I like it when readers ask questions. It feels as though the core of what I’ve written has touched a heart, in a special way. When John Hingston read Death in the Mountains, he very kindly wrote to me in Italy with a series of questions. I felt you’d enjoy his thoughts too. It helps writers persevere with their work when they read what and how other writers handle their creative work.
Do you need to love words to be a writer? Are you primarily an entertainer or a communicator?
Yes, I think a writer has to love words. You need to turn words over, to make sure they perfectly express what you are trying to say. A writer has to communicate uniquely, in their own voice and invent different ways of expressing emotions. I’ve always been a communicator as I started my career as a journalist. Communicating is a huge part of journalism. Now I think I am primarily an entertainer. In fact, when my publisher asked me whether I was ready to leave non-fiction and move into fiction he asked me just one question. ‘Are you ready to move into the world of entertainment?’
Does your purpose change with the project/book you’re engaged in creating?
Yes, stories morph and move as you write. You start with an idea, then it generally changes or takes shape. Ideas strike as you write. That’s why it’s important to keep writing, even if you’re not sure how the story will finish. It’s only when you are writing that ideas can flow.
Do you constantly have your audience in mind or do you give yourself some rope to range about, and then pick things over during editing?
I usually have an audience in mind. Almost all my readers love Italy in some way. So my name has, over the years, become synonymous with Italy, Tuscany and Florence. I always pick things over when editing, over and over and over. But generally most of my readers enjoy ‘armchair travel in Italy.’
Do you distinguish between writing for yourself and writing for others?
Yes and no. I always write what is important to me at that moment of my life. I couldn’t write The Promise now. I couldn’t write Death in the Mountains now, or Naples, A Way of Love. I am ready to write a contemporary, fiction, thriller set in Florence that has a deeper message about inter-cultural marriage. I am writing it for myself but I would hate to think it would bore people.
Do you start with a big idea or a phrase that sounds good?
I start with a huge idea. And it has to sound good (at least to me). I always try to write the opening with a big bang. Start with action. It helps me drive the narrative and the story as I go. If I don’t’ like the story it won’t get written so it’s imperative that the writer is in love with their story, or it won’t sustain them for 80,000 words.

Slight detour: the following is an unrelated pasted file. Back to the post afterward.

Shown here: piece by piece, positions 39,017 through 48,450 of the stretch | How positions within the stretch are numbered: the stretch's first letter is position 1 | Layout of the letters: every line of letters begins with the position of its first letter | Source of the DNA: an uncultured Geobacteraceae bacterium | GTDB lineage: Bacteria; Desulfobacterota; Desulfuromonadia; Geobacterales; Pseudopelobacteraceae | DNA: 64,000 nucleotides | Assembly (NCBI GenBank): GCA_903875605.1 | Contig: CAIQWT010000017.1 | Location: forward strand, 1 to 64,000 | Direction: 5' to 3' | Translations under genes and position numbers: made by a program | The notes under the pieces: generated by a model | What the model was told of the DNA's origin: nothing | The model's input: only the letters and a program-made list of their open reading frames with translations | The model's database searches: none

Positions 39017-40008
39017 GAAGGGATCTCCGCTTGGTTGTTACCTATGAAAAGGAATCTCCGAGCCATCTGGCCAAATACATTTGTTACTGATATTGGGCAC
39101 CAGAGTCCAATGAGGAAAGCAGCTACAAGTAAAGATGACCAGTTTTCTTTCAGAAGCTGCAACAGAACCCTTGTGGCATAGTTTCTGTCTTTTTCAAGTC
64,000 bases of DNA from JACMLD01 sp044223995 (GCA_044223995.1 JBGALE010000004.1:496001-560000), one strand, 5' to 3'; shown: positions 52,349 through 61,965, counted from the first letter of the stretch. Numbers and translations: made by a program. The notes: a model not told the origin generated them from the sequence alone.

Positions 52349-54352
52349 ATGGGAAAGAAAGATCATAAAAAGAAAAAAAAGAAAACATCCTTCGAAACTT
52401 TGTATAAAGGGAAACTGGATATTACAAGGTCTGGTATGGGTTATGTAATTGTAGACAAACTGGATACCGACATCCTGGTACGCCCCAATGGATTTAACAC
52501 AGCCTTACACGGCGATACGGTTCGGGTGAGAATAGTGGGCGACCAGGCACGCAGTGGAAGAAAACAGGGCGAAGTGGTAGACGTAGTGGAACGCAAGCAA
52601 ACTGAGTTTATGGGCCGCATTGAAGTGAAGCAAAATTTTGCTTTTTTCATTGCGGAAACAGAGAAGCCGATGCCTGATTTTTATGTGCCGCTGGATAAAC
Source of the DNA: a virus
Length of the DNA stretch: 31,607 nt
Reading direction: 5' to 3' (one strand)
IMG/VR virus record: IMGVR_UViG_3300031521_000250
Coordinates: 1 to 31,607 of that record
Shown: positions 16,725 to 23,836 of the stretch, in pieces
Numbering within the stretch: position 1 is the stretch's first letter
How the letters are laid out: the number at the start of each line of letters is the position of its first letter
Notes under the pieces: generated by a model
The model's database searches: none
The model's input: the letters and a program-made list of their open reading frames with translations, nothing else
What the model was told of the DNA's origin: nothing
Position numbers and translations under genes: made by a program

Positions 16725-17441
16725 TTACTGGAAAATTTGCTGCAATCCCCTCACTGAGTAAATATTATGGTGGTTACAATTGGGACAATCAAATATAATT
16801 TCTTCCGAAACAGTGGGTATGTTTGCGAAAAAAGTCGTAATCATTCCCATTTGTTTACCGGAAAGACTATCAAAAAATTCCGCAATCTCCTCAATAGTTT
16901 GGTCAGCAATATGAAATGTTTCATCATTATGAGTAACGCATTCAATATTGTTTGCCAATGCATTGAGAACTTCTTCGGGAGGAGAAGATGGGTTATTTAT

Can/do you compose at the keyboard or is the computer more a tool for assembling and editing the sections as they acquire form?
Usually, I write daily in long form on the computer. Though I tend to hand write when I need to think more deeply and find personal or distinctive phrases. I also tend to edit on hard copy in a café. I print off what I’ve written and read it like I would any book in a café. If it holds me, I know I am onto something. I do my best writing up at our old family farm, completely undisturbed, totally absorbed in my characters and the story.
Finally, have you looked back at your fb account where you asked tourists/travellers for feedback on their love of Italy? Has it turned up anything interesting or provocative?
Yes, for Rome (I live in Florence so Rome is not my stomping ground) I’ve been given some wonderful tips.
How soon before your next book is published?
I hope to finish this first draft by November or so. June, July, August will be frantic with The Art of Writing and my children on summer holidays. So my word count will diminish. I want to go to Hong Kong to see my mother in July and I will take my 17 year old son Leo. I would like him to spend some time with his grandmother. I’ll take my new book with me and work on it there. This story will take many drafts. So if I am happy with it by early next year, it would be out late next year. Normally I submit my manuscript in May and it is released just before Christmas.
Thanks John, for sending me these questions. I’ve enjoyed thinking about the answers.
If you would like to write with questions, don’t hesitate.
Do you love writing? Would you like to join The Art of Writing team in Tuscany? Let’s dream, plot, write, learn and grow as writers for a week together. Email me at firstname.lastname@example.org so that I can tell you more about our annual creative writing retreats.